Mom is working. Dad is cooking. Sister is on the phone. Everyone is too busy to play with the youngest kid in John Rocco’s Blackout.

And every child who reads the book will know exactly how the child feels, going to a room, alone, to play video games. And every parent who reads the book will know exactly how the dad feels, when they see the twinge of regret on his face.

But some days are like that. Everyone is busy.

And then the lights go out.

What is a family to do during a blackout on a hot summer night? They make hand shadows on the wall and play board games by candle light until it’s too hot and sticky to stay inside another moment. Then they climb the stairs to the roof.

And there, on the roof, they see the sky lit with stars like you never see in the city. Huge, bright, twinkling stars. And they see their neighbors, cooking on a grill, eating by candlelight, sharing the view. And they hear other neighbors on the street below, so down they go to join the party. The neighbors share their music and their ice cream and their time, until the lights come back on.

And then?

And then the youngest child finds a way to extend the magic of the night.

A Caldecott Honor Book

It’s a beautiful, sweet, lovely story, based loosely on Rocco’s experiences during the Northeast Blackout of 2003.

The artwork is as gorgeous as you’d expect from a Caldecott Honor Book. The style is more like a graphic novel than a traditional picture book, which may expand its appeal to older children. The pages during the blackout are washed in blue and gray and black, with spots of brightness and color.

A Diverse Family in a Diverse Neighborhood

The story is set in Brooklyn. The people in the book are drawn with warmth and affection. On the street and on the rooftop, you see people who are old and young, black and white and brown, able and disabled.

The family that is the center of the story is a normal family with a dad, a mom, two kids, and a cat. In the ultra conventional and snow-white world of picture books, though, the family is extraordinary. It’s not just that the dad cooks dinner while the mom works at her computer. It’s a mixed race family. The dad is white; the mom is black.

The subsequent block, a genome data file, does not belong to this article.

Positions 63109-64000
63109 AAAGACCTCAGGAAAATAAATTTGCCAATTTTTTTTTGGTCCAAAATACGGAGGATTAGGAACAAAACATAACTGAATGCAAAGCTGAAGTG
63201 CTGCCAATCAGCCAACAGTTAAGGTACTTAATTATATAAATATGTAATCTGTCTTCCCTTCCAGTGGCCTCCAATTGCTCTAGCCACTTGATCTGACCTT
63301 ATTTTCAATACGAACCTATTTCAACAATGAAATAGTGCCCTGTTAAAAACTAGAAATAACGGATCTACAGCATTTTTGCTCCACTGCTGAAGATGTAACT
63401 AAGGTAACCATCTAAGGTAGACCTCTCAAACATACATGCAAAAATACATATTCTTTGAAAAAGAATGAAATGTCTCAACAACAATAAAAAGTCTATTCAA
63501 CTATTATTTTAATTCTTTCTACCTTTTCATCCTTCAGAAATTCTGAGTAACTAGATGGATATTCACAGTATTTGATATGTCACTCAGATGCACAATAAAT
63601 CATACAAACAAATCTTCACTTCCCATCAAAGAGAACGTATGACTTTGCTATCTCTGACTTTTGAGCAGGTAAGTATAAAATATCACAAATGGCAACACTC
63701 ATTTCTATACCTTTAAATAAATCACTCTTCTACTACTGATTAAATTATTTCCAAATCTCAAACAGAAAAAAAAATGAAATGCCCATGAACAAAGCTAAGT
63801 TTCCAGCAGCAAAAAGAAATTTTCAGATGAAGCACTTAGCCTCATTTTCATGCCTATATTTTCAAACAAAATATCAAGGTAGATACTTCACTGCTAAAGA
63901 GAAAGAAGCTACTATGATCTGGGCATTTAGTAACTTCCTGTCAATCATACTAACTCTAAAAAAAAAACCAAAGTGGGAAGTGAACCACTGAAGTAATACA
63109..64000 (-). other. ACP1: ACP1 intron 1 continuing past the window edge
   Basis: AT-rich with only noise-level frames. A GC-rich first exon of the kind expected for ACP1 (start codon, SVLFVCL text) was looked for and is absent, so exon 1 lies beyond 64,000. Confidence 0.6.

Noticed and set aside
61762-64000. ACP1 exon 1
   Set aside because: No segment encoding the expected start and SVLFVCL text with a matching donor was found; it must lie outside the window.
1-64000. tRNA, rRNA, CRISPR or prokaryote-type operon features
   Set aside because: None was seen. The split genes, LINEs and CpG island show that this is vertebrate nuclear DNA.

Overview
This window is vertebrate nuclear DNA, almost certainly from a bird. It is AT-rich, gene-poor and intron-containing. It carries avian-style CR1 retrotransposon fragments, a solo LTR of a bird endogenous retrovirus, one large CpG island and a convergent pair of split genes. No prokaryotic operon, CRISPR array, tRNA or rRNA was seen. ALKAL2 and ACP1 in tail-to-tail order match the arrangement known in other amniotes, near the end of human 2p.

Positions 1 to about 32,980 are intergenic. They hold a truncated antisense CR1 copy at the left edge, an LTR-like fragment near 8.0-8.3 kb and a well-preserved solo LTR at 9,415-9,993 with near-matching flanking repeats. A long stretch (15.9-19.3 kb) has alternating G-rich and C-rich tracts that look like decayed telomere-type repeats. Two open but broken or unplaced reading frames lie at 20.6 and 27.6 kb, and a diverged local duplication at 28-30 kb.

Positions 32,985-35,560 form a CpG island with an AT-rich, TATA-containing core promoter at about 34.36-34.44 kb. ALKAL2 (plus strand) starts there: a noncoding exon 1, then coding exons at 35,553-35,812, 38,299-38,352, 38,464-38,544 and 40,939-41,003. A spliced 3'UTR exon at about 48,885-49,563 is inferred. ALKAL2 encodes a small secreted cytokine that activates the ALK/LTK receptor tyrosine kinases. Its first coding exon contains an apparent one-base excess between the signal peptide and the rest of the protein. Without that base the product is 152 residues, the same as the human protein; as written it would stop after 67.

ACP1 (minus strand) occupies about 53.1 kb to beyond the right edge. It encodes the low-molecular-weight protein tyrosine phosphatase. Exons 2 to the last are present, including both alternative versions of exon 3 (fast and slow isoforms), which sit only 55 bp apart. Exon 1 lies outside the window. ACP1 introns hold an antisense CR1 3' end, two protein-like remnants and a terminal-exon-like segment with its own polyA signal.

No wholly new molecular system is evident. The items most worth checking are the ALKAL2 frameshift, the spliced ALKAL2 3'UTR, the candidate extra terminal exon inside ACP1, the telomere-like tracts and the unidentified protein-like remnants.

The older child is a girl. The younger child is a child. With scruffy hair, shorts, and a T-shirt, the child could be either a girl or a boy. I’ve read reviews that said the one, and reviews that said the other. I looked for anything from the author about what he intended, and found nothing.

But the ambiguity in the child’s gender is clearly intentional. The child is never referred to with gendered pronouns. And when you’re telling a story, that takes a lot of work!

But Rocco clearly thought it was important. I don’t know why; I looked for an explanation from him and didn’t find one. But there is one major advantage to having a protagonist who could be either a girl or a boy. It allows boys to read Blackout as a boys’ book, and girls to read it as a girls’ book.

If that means more children read Blackout, that’s a very good thing.

Read More

17 essential picture books for Orthodox Christian kids: If you’re looking for picture books that include stories about Orthodox Christian people and traditions, you’ll find them on this list.

Disabilities and Special Needs in the Church: Some people are uncomfortable around people with disabilities. They don’t know what to do or say. You can get some advice here, from people with disabilities, to make it easier.

Justinian and Theodora: A Love Story: St. Theodora, the wife and co-ruler with St. Justinian the Great, is one of my very favorite saints.

Charlotte Riggle, author of Catherine's Pascha and The Saint Nicholas Day Snow
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